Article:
Tuesday, February 12, 2008

Letter #3

Dear Physician of the Future:

There's so much I want to tell you, so much that is so very important that you will only be able to learn on the job from other physicians and most importantly, from your patients. I don't envy your learning curve, and I don't envy the heavy responsibility you bear in the lives of others. But I greatly admire that you've chosen this path, and I wish you the very best in your career. What a privilege you hold to come alongside the sick and to be a partner in alleviating suffering.

I say partnership because medicine -- the actual donning of your white coat and meeting with another human being who is looking to you for help -- must be rooted in this notion of partnership. As I walk through my mother's last days with cancer, I feel grateful to those many who have communicated truth and kindness to her (from doctors to nurses to phlebotomists to those individuals who sign her in and type up her ubiquitous bracelets that allow her to receive chemo treatment), but those professionals who have listened, really listened, between-the-lines listened -- those people? They have quite literally saved her life. Instead of seeing an elderly woman who has quite frankly, a really crappy cancer (multiple myeloma, stage 3), they have seen a fighter, a mother and grandmother, a wife, a sister, a best friend. They have heard the woman who wanted more summers to spend at Lake Erie with her husband and who wanted to live long enough for her three young grandchildren to have her indelibly imprinted in their memories. They have seen a person with great humor and a wide range of ever-changing emotions -- from concrete hope to almost complete despair at times. And they have helped her navigate the minefield of those emotions, as she suffers through treatment that sometimes feels worse than the disease. Did she necessarily explain all of the above-mentioned situations in so many words? No, but the best physicians she has encountered, have chosen to respect her and to believe her and to partner with her.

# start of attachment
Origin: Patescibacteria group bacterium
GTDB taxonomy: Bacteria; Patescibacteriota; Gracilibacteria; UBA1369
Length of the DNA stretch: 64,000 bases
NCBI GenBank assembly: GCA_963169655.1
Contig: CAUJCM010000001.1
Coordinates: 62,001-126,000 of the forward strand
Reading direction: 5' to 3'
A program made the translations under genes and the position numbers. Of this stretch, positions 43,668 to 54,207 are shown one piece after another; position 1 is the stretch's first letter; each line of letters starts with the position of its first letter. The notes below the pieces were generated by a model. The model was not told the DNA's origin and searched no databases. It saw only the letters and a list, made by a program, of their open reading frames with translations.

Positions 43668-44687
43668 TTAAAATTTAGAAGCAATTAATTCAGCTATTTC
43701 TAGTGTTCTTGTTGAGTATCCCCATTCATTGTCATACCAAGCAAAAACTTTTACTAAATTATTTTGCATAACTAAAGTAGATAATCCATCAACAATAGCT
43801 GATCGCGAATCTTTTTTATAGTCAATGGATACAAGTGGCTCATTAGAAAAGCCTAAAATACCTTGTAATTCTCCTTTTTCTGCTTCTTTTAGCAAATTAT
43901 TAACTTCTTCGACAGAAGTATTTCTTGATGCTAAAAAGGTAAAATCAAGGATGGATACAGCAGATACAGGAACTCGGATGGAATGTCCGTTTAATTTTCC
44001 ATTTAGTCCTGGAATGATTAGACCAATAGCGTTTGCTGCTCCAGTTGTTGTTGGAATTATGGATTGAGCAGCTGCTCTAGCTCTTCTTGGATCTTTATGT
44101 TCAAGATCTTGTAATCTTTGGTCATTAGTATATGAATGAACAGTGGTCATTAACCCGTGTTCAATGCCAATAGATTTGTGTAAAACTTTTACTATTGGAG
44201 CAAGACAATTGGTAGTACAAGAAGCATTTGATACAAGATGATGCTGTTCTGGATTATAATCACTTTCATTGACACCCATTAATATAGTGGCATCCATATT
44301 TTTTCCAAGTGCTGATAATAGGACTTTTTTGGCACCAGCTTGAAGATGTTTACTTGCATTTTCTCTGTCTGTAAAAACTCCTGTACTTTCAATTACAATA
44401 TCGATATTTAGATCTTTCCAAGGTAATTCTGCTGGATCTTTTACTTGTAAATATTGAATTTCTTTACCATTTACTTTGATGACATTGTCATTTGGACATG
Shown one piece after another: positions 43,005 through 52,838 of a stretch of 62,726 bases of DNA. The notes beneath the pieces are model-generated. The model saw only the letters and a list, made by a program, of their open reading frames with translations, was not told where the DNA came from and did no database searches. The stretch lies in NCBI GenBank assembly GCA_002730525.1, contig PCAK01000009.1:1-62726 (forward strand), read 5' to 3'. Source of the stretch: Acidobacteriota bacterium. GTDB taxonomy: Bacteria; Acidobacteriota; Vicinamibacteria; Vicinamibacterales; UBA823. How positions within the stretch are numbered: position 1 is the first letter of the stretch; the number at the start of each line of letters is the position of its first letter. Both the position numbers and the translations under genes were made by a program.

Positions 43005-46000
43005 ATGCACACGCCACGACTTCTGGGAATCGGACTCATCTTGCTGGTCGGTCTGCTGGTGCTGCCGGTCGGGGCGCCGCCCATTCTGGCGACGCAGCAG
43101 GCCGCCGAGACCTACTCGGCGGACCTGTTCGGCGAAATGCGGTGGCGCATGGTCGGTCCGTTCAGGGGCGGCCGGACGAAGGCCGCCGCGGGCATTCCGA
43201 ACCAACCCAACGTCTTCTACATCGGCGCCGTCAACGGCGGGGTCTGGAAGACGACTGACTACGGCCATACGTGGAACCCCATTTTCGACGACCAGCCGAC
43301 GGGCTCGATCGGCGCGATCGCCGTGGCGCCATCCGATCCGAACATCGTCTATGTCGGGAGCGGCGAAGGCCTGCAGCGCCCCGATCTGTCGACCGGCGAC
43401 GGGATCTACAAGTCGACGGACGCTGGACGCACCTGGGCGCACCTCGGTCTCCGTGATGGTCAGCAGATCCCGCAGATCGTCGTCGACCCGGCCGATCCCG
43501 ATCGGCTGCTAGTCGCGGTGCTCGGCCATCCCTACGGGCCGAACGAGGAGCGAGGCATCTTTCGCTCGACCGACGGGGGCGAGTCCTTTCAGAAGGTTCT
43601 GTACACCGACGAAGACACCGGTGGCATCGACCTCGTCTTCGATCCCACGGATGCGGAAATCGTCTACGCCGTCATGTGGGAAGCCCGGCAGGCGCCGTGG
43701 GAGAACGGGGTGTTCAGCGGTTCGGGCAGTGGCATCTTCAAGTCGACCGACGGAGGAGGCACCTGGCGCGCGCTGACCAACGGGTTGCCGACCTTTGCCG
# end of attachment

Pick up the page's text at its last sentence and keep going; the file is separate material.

You will learn that there is as much art as there is science in this gig.

The best doctors know that their patients are their best resources, and they don't resent a patient's desire for more knowledge. They welcome patients who scour the internet trying to learn, and they understand that some patients want less information. Please -- never have your hand on the doorknob when a patient is asking another question. Speaking from personal experience, please don't talk to my husband about hockey while I'm trying to explain the intricacies of how my thyroid symptoms have changed. You don't need to cite every horrible statistic (as my mom's first oncologist did) as to the many and horrific ways she could possibly die, but you need to be honest when she asks a specific question, because if she's asking, then she damn well wants to know the truth. Believe your patients -- oh God, how we want to be believed when we're sick. Maybe you have never seen our particular symptoms present in this particular way, but believe us, and you will learn from us.

I recommend joining the conversation as to what doctors and patients do for one another -- Dr. Jerome Grooopman's, The Anatomy of Hope, and Dr.Atul Gawande's books, Complications and Better, should have a part inside your very crowded, and I'm sure over-taxed, brain. Groopman's book, in particular, gives pitch perfect perspective on how to walk the tightrope of communicating truth alongside hope. After my mom was diagnosed three years ago (and given an incredibly poor prognosis, incredibly poorly delivered), I e-mailed Groopman to ask him about how to find hope amid hopelessness. He e-mailed me back within 45 minutes, not with some big secret key as to how to sustain hope, but with compassion and gentleness. 45 minutes. Be that kind of doctor.

In truth, you will fumble all of this many times, I'm sure. Because you, too, are only human. You can only do your best and like any of us, you don't get any do-overs. But if you let kindness guide you, if you remember that any particular patient is the most important person in the world to someone -- you will succeed far more than you fail. You will heal. You will give life where life might have seemed impossible. You will be a good doctor.

Thank you for your time.

Beth

1 comment:

Diana said...

Oh I'm SO glad someone mentioned both of those phenomenal authors. Those were two things on the top of my list for my own personal letter that I will get to soon, and I think they are so important! Kristie if you haven't read them I highly recommend them - Complications (A Surgeon's Notes on an Imperfect Science) especially, it's simply fascinating! Thanks for posting these - I love reading them!